One of the most frequent questions we are asked is: How can churches save money on their church building project? Starting with this post, we will be discussing just how to do that over the course of the next several articles. We’ll break down some ways churches can save money—and look at the impact those ways might have on the true value for your church and its vision for ministry in your community.
Up Front Church Building Savings
Let’s start with what we call “up front savings,” ways you can save money with the design of your church building or remodeling project. For example, you can choose vinyl siding for the exterior of the building, rather than brick or stone, and you can vary the thickness of that siding. You can choose a lower-cost carpet or a less expensive HVAC system. Every item in your church building will have different quality grades that you can choose from—even down to the doorknobs and light switches.
Up Front Savings are Limited
One important element to understand, however, is that choosing less expensive items will only gain you up to about 10% savings on your total church building construction cost. So, if you’re working with a $1.5 million budget for your new construction, you’re only going to save about $150,000 by choosing cheaper materials. $150,000 is still a lot of money, but if you’re hoping to save half a million dollars on the project, cutting costs on materials isn’t going to get you there.
Unintended Consequences of Up Front Savings
There are two other considerations when trying to create up front savings. The first is how products of lesser quality will hold up over time. For example, if you choose a carpet made from olefin (standard for residential building construction) instead of a higher-grade nylon carpet, your carpet is likely to wear out and need to be replaced much more quickly. This is because olefin is not as durable, while more costly nylon carpets are designed to handle the higher volume of foot traffic found in public or commercial buildings such as churches.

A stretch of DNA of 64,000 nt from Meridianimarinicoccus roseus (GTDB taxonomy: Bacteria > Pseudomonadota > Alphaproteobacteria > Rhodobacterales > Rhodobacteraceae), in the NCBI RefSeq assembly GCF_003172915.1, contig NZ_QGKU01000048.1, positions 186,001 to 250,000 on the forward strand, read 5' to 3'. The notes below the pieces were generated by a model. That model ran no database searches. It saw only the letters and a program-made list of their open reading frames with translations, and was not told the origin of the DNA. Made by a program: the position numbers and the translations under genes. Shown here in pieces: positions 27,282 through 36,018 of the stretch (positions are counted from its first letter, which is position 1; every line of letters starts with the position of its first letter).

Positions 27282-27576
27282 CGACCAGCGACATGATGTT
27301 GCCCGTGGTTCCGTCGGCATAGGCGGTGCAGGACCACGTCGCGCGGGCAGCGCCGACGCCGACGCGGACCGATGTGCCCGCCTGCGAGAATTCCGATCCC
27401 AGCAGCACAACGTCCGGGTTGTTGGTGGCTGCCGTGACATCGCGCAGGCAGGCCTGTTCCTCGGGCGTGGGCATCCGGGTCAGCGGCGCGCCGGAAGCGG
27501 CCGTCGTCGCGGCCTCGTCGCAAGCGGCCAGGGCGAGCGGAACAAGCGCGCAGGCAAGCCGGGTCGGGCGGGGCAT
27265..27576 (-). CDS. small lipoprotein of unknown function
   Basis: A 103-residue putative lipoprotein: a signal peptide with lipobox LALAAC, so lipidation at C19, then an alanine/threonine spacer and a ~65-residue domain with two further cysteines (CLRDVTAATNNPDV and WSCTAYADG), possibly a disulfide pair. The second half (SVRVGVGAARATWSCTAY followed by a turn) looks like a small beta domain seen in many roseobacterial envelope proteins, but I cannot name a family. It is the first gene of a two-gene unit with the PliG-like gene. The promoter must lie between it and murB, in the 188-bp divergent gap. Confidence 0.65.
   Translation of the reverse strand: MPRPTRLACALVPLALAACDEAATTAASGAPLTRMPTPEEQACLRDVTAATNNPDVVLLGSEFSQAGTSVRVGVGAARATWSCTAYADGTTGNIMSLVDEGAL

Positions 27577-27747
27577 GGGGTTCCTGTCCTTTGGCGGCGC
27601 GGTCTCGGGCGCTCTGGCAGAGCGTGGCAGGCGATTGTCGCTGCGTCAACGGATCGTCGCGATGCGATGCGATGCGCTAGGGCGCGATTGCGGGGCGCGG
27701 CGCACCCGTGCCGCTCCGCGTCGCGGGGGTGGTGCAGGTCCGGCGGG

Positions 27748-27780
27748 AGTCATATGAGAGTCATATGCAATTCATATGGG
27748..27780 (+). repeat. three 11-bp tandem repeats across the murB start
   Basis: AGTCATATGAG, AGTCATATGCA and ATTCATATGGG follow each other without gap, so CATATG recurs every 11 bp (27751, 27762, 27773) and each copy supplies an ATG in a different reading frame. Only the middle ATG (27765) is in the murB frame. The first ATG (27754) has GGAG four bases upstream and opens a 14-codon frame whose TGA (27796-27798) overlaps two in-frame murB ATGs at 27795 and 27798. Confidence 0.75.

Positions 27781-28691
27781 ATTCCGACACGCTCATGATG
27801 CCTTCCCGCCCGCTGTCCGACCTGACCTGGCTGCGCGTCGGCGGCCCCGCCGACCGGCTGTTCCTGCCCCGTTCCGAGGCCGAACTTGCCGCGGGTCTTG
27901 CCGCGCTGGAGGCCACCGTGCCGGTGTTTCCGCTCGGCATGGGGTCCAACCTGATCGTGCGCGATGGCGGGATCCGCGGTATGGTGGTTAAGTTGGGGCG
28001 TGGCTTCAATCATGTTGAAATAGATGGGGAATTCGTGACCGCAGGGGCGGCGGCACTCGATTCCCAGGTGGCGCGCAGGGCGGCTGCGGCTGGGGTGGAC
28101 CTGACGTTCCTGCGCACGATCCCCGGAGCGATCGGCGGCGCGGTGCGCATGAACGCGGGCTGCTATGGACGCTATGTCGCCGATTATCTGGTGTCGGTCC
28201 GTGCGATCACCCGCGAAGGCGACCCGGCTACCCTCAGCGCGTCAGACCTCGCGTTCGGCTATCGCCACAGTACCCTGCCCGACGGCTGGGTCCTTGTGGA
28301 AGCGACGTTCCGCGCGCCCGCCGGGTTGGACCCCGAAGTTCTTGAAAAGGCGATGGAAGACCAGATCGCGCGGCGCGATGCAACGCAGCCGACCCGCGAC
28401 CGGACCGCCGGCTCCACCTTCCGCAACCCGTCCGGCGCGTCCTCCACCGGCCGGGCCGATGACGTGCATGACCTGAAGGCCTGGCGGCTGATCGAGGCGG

Another important consideration is your church’s reputation in the community. Does your community have simple, straightforward buildings without a lot of panache? If so, you can construct a less-lavish church building, which will fit into the community ethos and people will feel comfortable attending your church. On the other hand, if your community values the finer things in life and you construct an inexpensive church building with cheaper materials, it might fail to attract and keep the people you are trying to reach.
Options are Plentiful
As you can see, when it comes to managing costs there are many possible paths and decisions to make, and there are consequences for every decision. In our next post on this topic, we will address the life cycle of materials and products and how they fit into the cost-cutting decisions you make.
To learn more about saving money and other church building topics, we invite you to sign up on our website for our free i3 webinars, where we cover a wider range of information on how to most efficiently approach the construction or renovation of your church building.